Baby Taylor VS Little Martin – Which Guitar Is The Best? Let’s Find Out!

I have a true affinity for small guitars. My first guitar was a 3/4-sized dreadnought, on which I learned a hundred songs and wrote a hundred more.

I still keep one around, my “junker” guitar, sitting ready in a corner for those moments when I have a sudden song idea I need to test out, or for when I want to take a stroll to the park while picking out some good walking riffs.

I have seen small guitars used to great avail by talented children at recitals, open mic giants stirring crowds to dance, and traveling teachers on a 1,500 mile bicycling journey during summer vacation.

Both the Little Martin LX1 and the Baby Taylor BT2 are prime examples of excellent small acoustic guitars, either of which I would be delighted to own.

But, how are they different?

And is one better than the other?

Let’s find out!

Little Martin LX1 review – best acoustic guitar?

little martin lx1 acoustic guitar review
  • Body: Mahogany High-Pressure-Laminate
  • Top: Solid Sitka Spruce
  • Neck: Birch Laminate
  • Fretboard: Richlite
  • X-pattern bracing
  • Crisp, clear, and bright tone
  • Modified concert body great for children


The Little Martin LX1 acoustic guitar features a modified concert style body made with a solid Sitka spruce top and mahogany laminate back and sides.

It is Martin’s smallest guitar, yet keeps true to manufacturer’s quality standard with durable and well designed construction throughout. Adding to the appeal the LX1 has as a travel guitar are the birch laminate neck and the Richlite fretboard.

When exposed to fluctuations in temperature and humidity, the neck is often the first part of an acoustic to warp.

Martin’s birch laminate and Richlite are both resistant to damage caused by weather, allowing peace of mind when taking this guitar camping or on the road for extended lengths.


Whether you’re thinking of buying the LX1 for a child or for yourself, it will show itself to be an instrument that feels good to play.

The modified concert body is even smaller than a 3/4-sized dreadnought, and the small scale of the neck is great for players with smaller hands and shorter arms.

Richlite, a synthetic material made of recycled paper and resin, creates a fretboard that has the look and feel of ebony, having good response and a smooth, comfortable playing surface.

The LX1 is set up well, with the action set just right so as to avoid fret buzz yet be playable by a beginner’s underdeveloped fingers.


The Little Martin LX1 acoustic guitar is a small instrument with a big voice.

While you might not fill a hall with this little guitar, you can surely sound out around a campfire or ring clear in a small unplugged jam session.

The clarity and crispness apparent in the tone of the LX1 make this a great guitar for a beginner to easily hear where they may be going wrong.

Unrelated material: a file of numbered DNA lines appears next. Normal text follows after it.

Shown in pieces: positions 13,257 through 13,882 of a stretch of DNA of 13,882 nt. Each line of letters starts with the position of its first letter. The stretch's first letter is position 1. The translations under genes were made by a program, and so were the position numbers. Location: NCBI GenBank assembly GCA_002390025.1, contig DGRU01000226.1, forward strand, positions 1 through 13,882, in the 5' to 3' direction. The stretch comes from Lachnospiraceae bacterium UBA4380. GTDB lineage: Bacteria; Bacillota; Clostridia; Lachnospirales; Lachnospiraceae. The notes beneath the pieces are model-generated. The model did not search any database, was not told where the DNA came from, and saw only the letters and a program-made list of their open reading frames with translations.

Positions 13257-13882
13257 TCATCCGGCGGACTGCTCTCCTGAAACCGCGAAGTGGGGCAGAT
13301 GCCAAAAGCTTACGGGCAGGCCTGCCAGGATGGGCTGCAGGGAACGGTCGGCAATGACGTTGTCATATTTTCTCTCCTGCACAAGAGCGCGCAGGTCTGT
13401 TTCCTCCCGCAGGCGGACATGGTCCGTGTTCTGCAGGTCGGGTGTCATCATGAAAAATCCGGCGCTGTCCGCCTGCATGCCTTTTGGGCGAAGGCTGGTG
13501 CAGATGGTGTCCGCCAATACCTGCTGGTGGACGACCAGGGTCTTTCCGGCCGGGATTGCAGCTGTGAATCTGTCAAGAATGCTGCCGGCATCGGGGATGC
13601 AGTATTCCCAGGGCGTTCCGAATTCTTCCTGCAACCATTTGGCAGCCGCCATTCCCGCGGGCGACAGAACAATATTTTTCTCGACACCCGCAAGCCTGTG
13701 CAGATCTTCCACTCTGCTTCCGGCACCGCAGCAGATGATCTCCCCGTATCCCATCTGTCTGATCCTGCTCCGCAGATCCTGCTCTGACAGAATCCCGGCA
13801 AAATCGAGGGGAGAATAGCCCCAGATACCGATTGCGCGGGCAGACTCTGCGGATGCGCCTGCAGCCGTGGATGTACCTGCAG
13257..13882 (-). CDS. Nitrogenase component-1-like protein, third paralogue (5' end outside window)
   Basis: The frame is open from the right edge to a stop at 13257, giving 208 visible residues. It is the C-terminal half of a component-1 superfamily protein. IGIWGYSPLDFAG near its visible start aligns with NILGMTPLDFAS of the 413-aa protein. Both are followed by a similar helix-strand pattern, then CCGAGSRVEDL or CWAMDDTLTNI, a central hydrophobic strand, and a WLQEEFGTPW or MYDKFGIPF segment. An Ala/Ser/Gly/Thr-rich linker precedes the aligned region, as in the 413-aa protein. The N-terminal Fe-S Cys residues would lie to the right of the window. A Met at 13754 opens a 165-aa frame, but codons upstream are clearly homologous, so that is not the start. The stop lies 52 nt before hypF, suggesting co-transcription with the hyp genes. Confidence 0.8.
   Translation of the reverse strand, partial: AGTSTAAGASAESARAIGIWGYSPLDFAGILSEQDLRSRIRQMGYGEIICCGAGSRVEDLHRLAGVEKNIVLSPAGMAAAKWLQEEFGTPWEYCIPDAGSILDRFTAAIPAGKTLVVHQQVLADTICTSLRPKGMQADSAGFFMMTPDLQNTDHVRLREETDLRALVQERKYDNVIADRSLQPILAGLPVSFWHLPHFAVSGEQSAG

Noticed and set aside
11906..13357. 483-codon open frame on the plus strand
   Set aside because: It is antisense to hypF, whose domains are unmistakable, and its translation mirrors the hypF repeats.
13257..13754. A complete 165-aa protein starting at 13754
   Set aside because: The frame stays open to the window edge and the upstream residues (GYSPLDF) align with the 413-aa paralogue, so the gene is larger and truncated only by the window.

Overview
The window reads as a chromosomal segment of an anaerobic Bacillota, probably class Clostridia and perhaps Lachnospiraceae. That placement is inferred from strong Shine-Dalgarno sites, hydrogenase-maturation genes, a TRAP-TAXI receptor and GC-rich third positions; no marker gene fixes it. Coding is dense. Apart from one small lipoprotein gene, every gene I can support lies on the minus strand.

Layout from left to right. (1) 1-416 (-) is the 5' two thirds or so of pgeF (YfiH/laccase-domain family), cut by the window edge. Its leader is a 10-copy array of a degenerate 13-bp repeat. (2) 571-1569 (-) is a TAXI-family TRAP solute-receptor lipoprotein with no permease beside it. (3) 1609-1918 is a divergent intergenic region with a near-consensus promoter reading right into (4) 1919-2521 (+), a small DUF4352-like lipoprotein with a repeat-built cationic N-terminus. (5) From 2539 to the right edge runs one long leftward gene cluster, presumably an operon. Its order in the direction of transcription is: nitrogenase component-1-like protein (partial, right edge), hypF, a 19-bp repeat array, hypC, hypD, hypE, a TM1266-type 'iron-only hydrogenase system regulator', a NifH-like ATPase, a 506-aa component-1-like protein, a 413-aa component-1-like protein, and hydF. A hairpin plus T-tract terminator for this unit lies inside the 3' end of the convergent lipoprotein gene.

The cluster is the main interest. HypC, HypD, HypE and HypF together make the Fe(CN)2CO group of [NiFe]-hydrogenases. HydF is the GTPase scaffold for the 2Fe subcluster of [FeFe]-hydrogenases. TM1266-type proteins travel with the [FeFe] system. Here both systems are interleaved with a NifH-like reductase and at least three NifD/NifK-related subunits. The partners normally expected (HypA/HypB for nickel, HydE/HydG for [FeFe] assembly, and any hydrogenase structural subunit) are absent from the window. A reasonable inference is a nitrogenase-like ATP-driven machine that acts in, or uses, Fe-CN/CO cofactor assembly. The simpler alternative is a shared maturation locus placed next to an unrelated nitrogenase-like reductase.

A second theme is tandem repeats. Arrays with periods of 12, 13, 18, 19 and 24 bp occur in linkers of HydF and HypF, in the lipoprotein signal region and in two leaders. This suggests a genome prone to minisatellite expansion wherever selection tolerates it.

Sitka spruce is a very bright sounding wood, and this could overpower the Little Martin to make a guitar of grating tinniness. However, the mahogany sides and back dampen that brightness and balance the LX1’s tone with a decent low and mid-range response.

While it might be a little glassy in the higher registers and lose some of its complexities higher up the neck, you’ll have a hard time finding a travel guitar that sounds as loud and clear as the Little Martin LX1. Read our full Martin LX1 review here.


  • Laminate neck and Richlite fretboard are resistant to weather damage
  • Sustainable wood certified
  • Extra small size perfect for kids and for travelling


  • Has a tinny tone in higher registers
  • Lacks tonal complexity in lower registers
  • Fretboard and bridge made of synthetic material

Baby Taylor BT2 Review

baby taylor bt2 acoustic guitar review
  • Body: Sapele laminate
  • Top: Solid tropical mahogany
  • Neck: Solid sapele
  • Fretboard: West African ebony
  • X-pattern bracing
  • Warm, woody, dark tone
  • 3/4-sized dreadnought body makes a great travel or busking guitar


The Baby Taylor BT2 is a beautiful 3/4-sized dreadnought made with a solid mahogany top.

It has laminate sapele back and sides, a solid sapele neck, and an African ebony fretboard.

These durable woods will hold up to the bumps and bangs that accompany any travelling or beginning musician, and look and sound great too.
You’ll need to be mindful of subjecting this guitar to rapid and extreme changes in temperature and humidity, as a solid wood neck is more prone to warping than laminates. Learn more: The Ideal Humidity For Your Guitar

However, with the proper care and attention you should pay any instrument, the Baby Taylor BT2 can retain its form and function for years.


Coincidentally, the acoustic I play the most shares a lot of the same specs as the Baby Taylor BT2, including the mahogany top and black ebony fretboard.

Ebony is my favorite fretboard material; it’s responsiveness and natural oils allow my fingers to fly from fret to fret and bounce effortlessly from chord to chord.

The action of the BT2 is perfect for my playing style, which involves a lot of hammer-ons and pull-offs in open tunings.

It’s not too high to be difficult to play, but not so low as to generate any extra fret noise.